In the last installment of “The $50 Ham” I built a common tool used by amateur radio operators who are doing any kind of tuning or testing of transmitters: a dummy load. That build resulted in “L’il Dummy”, a small dummy load intended for testing typical VHF-UHF handy talkie (HT) transceivers, screwing directly into the antenna jack on the radio.
As mentioned in the comments by some readers, L’il Dummy has little real utility. There’s actually not much call for a dummy load that screws right into an HT, and it was pointed out that a proper dummy load is commercially available on the cheap. I think the latter observation is missing the point of homebrewing specifically and the Hackaday ethos in general, but I will concede the former point. That’s why at the same time I was building L’il Dummy, I was building the bigger, somewhat more capable version described here: Big Dummy.
Continue reading “The $50 Ham: Dummy Loads, Part 2”
Join Mike Szczys and Elliot Williams as they riff on the coolest hacks from the past week. Clocks and 3D printing seem to keep coming up this week as we look at using an FPGA plus GPS receiver for better accuracy than we’re used to, and we haggle over what to call the robot arms that nudge the hands on a shelf-clock. There’s a wicked 3D-printed planetary gear design, and brackets that turn flat cardboard into boxes (more useful than you might think). We close out with great reads on the Supermicro fallout of the last 7 months, and a pretty big oops-moment as a hacker knocks out keyfobs for an entire neighborhood.
Take a look at the links below if you want to follow along, and as always, tell us what you think about this episode in the comments!
Direct download (48 MB of sweet, sweet audio)
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Continue reading “Hackaday Podcast Ep19: Extreme Clock Accuracy, Mobius Gears and Planetary Stunts, Jamming All Fobs, Pi in Your Wii”
In the first part of this series, we took a look at a “toy” negative-differential-resistance circuit made from two ordinary transistors. Although this circuit allows experimentation with negative-resistance devices without the need to source rare parts, its performance is severely limited. This is not the case for actual tunnel diodes, which exploit quantum tunneling effects to create a negative differential resistance characteristic. While these two-terminal devices once ruled the fastest electronic designs, their use has fallen off dramatically with the rise of other technologies. As a result, the average electronics hacker probably has never encountered one. That ends today.
Due to the efficiencies of the modern on-line marketplace, these rare beasts of the diode world are not completely unobtainable. Although new-production diodes are difficult for individuals to get their hands on, a wide range of surplus tunnel diodes can still be found on eBay for as little as $1 each in lots of ten. While you’d be better off with any number of modern technologies for new designs, exploring the properties of these odd devices can be an interesting learning experience.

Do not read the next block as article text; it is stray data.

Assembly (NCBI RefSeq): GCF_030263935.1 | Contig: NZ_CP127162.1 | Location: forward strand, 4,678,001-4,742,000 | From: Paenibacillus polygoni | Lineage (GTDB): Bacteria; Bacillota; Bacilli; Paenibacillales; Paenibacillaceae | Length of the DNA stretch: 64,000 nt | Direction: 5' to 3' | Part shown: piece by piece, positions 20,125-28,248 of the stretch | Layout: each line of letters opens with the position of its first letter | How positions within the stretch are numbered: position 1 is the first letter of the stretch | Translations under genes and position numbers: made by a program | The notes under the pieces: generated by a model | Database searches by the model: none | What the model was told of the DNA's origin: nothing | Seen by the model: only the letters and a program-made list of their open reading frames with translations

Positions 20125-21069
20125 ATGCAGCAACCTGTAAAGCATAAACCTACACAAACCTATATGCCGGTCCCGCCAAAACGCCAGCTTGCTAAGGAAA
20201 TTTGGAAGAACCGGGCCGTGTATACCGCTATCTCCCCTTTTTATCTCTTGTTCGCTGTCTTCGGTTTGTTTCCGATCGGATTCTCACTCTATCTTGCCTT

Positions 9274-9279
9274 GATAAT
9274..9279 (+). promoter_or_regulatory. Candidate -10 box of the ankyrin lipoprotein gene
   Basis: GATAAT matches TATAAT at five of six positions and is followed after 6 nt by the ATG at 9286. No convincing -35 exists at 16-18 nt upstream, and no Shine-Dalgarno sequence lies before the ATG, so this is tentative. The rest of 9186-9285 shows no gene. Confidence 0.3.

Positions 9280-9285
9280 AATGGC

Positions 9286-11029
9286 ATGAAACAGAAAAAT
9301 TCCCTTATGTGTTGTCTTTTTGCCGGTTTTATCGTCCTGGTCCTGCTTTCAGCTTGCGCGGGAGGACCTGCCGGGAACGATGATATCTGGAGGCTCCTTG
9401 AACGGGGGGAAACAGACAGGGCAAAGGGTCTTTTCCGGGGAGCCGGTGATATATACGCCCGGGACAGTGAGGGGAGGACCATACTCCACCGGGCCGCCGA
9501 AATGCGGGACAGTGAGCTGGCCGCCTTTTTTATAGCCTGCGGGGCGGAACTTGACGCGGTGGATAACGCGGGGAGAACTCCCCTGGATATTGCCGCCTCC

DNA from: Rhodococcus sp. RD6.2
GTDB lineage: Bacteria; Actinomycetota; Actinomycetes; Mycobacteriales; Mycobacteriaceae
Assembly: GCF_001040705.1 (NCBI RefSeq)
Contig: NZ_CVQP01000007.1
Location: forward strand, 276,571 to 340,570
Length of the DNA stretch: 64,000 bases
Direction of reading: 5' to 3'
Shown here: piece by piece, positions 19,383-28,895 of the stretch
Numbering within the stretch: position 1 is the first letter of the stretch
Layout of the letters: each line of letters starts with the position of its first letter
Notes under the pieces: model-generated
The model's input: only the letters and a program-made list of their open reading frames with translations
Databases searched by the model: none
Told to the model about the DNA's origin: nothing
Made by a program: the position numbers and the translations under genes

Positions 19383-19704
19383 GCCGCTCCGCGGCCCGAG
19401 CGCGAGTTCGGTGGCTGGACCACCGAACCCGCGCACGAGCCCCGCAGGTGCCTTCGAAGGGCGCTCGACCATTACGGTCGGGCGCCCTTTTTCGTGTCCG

For this installment, I dug deep into my collection of semiconductor exotica for some Russian 3И306M gallium arsenide tunnel diodes that I purchased a few years ago. Let’s have a look at what you can do with just a diode — if it’s the right kind, that is.
[Note: the images are all small in the article; click them to get a full-sized version]
Continue reading “Fun With Negative Resistance II: Unobtanium Russian Tunnel Diodes”
For college-aged engineers and designers, finding a problem they’re truly passionate about early on could very well set the trajectory for an entire career. This is precisely the goal of the Cornell Cup, a competition that tasks applicants with solving a real-world problem in a unique and interesting way. From what we saw this is definitely working, as teams showed up with ornithopter-based quadcopters, robotic dinghies, forest fire sniffers, and high-jumping rovers.
With such an open ended approach, individual entries have a tendency to vary wildly, running the gamut from autonomous vehicles to assistive technology. No team feels pressured to pursue a project they aren’t truly invested in, and everyone’s the better for it.
Given such lofty goals, Hackaday was proud to sponsor the 2019 Cornell Cup. Especially as it so closely aligns with the product design focus of this year’s Hackaday Prize. Designing something which solves a real-world problem is definitely part of the formula when the goal is to reach large scale production. And after seeing the entries first-hand during the Finals at Kennedy Space Center, we think every one of them would be a fantastic entry into the Hackaday Prize.